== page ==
Introducing a new way to navigate by topics. Access the latest news, data, publications and more around topics of interest.
Our population statistics cover age, sex, race, Hispanic origin, migration, ancestry, language use, veterans, as well as population estimates and projections.
This section provides information on a range of educational topics, from educational attainment and school enrollment to school districts, costs and financing.
We measure the state of the nations workforce, including employment and unemployment levels, weeks and hours worked, occupations, and commuting.
Our statistics highlight trends in household and family composition, describe characteristics of the residents of housing units, and show how they are related.
Health statistics on insurance coverage, disability, fertility and other health issues are increasingly important in measuring the nation's overall well-being.
We measure the housing and construction industry, track homeownership rates, and produce statistics on the physical and financial characteristics of our homes.
The U.S. Census Bureau is the official source for U.S. export and import statistics and regulations governing the reporting of exports from the U.S.
The U.S. Census Bureau provides data for the Federal, state and local governments as well as voting, redistricting, apportionment and congressional affairs.
Search an alphabetical index of keywords and phrases to access Census Bureau statistics, publications, products, services, data, and data tools.
Geography provides the framework for Census Bureau survey design, sample selection, data collection, tabulation, and dissemination.
Geography is central to the work of the Bureau, providing the framework for survey design, sample selection, data collection, tabulation, and dissemination.
Find resources on how to use geographic data and products with statistical data, educational blog postings, and presentations.
The Geographic Support System Initiative will integrate improved address coverage, spatial feature updates, and enhanced quality assessment and measurement.
Work with interactive mapping tools from across the Census Bureau.
Find geographic data and products such as Shapefiles, KMLs, TIGERweb, boundary files, geographic relationship files, and reference and thematic maps.
Metropolitan and micropolitan areas are geographic entities used by Federal statistical agencies in collecting, tabulating, and publishing Federal statistics.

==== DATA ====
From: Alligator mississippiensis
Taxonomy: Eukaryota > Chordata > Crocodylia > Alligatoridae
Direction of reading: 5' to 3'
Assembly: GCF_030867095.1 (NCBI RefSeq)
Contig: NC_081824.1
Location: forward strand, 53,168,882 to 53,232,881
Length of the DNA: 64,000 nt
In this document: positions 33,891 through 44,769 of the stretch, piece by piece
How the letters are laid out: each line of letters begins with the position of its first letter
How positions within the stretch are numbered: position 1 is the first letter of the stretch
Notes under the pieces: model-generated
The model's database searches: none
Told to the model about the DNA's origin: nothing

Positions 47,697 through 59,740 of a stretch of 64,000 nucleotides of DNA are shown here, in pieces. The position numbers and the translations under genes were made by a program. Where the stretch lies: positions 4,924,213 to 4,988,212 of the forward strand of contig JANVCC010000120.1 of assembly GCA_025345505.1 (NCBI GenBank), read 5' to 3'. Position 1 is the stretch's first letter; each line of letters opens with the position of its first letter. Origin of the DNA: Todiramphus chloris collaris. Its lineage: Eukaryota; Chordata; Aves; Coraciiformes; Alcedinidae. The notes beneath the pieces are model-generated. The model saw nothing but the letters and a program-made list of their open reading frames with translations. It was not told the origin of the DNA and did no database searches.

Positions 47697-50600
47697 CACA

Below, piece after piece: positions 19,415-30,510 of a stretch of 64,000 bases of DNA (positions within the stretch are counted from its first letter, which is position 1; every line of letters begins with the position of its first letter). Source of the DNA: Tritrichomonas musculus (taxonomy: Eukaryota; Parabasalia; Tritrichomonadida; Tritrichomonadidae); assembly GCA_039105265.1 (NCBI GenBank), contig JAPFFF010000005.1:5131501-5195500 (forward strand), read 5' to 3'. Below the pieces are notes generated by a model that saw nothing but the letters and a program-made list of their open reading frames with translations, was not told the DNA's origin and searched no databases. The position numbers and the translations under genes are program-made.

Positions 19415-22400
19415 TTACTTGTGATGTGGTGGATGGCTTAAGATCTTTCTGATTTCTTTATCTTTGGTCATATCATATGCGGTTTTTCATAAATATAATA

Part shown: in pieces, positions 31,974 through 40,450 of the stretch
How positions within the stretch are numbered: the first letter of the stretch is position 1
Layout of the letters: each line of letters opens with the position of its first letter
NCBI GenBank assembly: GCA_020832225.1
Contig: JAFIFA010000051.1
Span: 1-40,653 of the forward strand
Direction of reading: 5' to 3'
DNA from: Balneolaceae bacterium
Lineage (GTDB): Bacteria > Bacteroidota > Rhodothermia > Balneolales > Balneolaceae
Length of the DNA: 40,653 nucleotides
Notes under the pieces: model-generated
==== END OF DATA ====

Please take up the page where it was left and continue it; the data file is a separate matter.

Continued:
Find information about specific partnership programs and learn more about our partnerships with other organizations.
Definitions of geographic terms, why geographic areas are defined, and how the Census Bureau defines geographic areas.
We conduct research on geographic topics such as how to define geographic areas and how geography changes over time.
Visit our library of Census Bureau multimedia files. Collection formats include audio, video, mobile apps, images, and publications.
Collection of audio features and sound bites.
The Census Bureau packages data and information into easy-to-understand visuals.
Browse Census Bureau images.
Read briefs and reports from Census Bureau experts.
Watch Census Bureau vignettes, testimonials, and video files.
Read research analyses from Census Bureau experts.
Access data through products and tools including data visualizations, mobile apps, interactive web apps and other software.
Developer portal to access services and documentation for the Census Bureau's APIs.
Explore Census Bureau data on your mobile device with interactive tools.
Find a multitude of DVDs, CDs and publications in print by topic.
These external sites provide more data.
Download extraction tools to help you get the in-depth data you need.
Learn more about our data from this collection of e-tutorials, presentations, webinars and other training materials. Sign up for training sessions.
Explore Census data with interactive visualizations covering a broad range of topics.
Learn how we serve the public as the most reliable source of data about the nation's people and economy.
How we provide the best mix of timeliness, relevancy, quality, and cost for the data we collect.
Our researchers explore innovative ways to conduct surveys, increase respondent participation, reduce costs, and improve accuracy.